Famous Christmas tree gets the axe
THE Christmas spirit may be a little bit thinner on the ground at Byron Bay this year.
Because of the costs involved, the town’s peak business body, Byron United, won’t be erecting its $30,000, 10-metre Christmas tree that first went up adjacent to the town clock to great acclaim in November 2007.
And it won’t be going up in coming years either – Byron United has decided to sell the tree.
Executive officer Diana Ricketts said it cost $12,000 a year to erect the tree, take it down, store it and insure it.
Ms Ricketts said that given the existing economic climate, it was getting harder to raise the money to cover the costs involved.
Hundreds of people, including many children, enjoyed the first lighting-up ceremony three years ago which was a focal point of a major Byron United $100,000 Christmas campaign funded by businesses.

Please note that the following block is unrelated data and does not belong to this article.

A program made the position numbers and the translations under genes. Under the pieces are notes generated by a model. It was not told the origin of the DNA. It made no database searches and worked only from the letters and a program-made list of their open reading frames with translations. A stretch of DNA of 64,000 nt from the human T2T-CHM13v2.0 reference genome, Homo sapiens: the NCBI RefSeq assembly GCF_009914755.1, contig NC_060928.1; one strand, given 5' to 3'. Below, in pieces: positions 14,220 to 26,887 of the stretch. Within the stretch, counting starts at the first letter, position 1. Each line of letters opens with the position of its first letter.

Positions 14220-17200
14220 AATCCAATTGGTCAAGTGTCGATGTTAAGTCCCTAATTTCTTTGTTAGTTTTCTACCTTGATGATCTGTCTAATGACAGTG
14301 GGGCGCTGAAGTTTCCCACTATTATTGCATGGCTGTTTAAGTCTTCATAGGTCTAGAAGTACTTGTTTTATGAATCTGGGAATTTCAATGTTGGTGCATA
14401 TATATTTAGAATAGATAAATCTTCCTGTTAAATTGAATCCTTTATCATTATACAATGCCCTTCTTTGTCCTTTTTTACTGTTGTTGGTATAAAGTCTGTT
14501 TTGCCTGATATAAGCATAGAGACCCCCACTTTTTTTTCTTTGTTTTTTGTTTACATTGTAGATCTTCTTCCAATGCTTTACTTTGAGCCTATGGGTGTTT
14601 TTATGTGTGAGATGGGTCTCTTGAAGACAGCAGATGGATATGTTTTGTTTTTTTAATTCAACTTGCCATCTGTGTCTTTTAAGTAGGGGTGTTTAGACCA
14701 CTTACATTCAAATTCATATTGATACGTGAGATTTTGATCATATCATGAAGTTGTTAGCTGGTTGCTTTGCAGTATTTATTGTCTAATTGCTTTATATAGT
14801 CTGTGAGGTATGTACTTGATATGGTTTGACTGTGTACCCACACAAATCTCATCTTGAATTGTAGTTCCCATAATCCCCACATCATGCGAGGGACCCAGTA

It was believed to be the first community Christmas tree in the Byron Bay CBD and was credited with reclaiming a big chunk of lost community soul.
Byron United still wants to keep that spirit alive.
“The community was absolutely delighted with the Christmas tree when it went up,” Ms Ricketts said. “We don’t want to let that go. It was very special.”
To that end, she said Byron United was working with Byron Council and looking at possible alternatives to the Christmas tree.
One such possibility was lighting up one, or several, of the Norfolk Island pines at Main Beach, she said.
While the Christmas tree won’t be going up, Christmas banners will be erected around the town and Byron United will again get right behind Carols by the Sea, set down for Main Beach on Friday, December 10.
Ms Ricketts said Byron United was putting $5000 towards the carols and Splendour in the Grass had donated $2000 for Christmas activities.